Slide to View Image: Opacity 0%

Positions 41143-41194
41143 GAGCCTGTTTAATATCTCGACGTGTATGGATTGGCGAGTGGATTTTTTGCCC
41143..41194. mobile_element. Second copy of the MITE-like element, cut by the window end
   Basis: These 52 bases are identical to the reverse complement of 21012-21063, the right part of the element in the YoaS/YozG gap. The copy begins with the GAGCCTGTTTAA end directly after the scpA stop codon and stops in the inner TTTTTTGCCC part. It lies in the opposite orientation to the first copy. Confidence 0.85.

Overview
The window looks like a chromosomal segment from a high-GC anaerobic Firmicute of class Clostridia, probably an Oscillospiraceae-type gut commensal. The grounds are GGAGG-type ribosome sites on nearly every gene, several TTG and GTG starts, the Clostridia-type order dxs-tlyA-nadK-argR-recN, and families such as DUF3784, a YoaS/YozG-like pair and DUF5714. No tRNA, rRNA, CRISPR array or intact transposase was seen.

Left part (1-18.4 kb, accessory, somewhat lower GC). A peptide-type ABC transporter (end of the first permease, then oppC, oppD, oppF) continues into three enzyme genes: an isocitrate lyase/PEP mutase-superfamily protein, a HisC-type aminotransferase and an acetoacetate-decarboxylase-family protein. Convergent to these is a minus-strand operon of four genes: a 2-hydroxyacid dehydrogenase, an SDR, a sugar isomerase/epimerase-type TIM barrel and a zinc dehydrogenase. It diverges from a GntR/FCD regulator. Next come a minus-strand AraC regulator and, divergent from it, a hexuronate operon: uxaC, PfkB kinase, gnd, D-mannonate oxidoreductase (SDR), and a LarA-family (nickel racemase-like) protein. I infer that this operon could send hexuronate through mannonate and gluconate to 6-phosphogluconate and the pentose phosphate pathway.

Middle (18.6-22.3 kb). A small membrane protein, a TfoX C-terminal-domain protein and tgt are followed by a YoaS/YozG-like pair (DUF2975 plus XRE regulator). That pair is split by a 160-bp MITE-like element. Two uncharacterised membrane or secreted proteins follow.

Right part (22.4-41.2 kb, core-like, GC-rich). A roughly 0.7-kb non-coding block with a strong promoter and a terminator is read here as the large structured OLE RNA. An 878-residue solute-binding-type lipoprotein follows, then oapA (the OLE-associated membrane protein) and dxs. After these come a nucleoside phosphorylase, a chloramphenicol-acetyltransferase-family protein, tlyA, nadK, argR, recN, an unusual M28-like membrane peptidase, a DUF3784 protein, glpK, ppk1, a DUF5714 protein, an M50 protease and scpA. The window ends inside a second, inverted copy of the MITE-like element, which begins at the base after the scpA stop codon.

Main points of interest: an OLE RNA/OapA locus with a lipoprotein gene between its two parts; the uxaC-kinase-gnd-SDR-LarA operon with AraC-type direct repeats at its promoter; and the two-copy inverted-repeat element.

THE WINDOWopen and in they came, fresh as roses, staring, wideawake, as if this coming into the dining-room afterbreakfast, which they did every day of their lives,was a positive event to them, and so on, with onething after another, all day long, until she went upto say good-night to them, and found them nettedin their cots like birds among cherries and rasp-berries, still making up stories about some little bitof rubbish—something they had heard, somethingthey had picked up in the garden. They had all theirlittle treasures. . . . And so she went down and saidto her husband, Why must they grow up and loseit all? Never will they be so happy again. And hewas angry. Why take such a gloomy view of life?he said. It is not sensible. For it was odd; and shebelieved it to be true; that with all his gloom anddesperation he was happier, more hopeful on thewhole, than she was. Less exposed to human wor-ries—perhaps that was it. He had always his workto fall back on. Not that she herself was "pessimis-tic," as he accused her of being. Only she thoughtlife—and a little strip of time presented itself to hereyes—her fifty years. There it was before her—life.Life, she thought—but she did not finish herthought. She took a look at life, for she had a clearsense of it there, something real, something private,which she shared neither with her children nor with91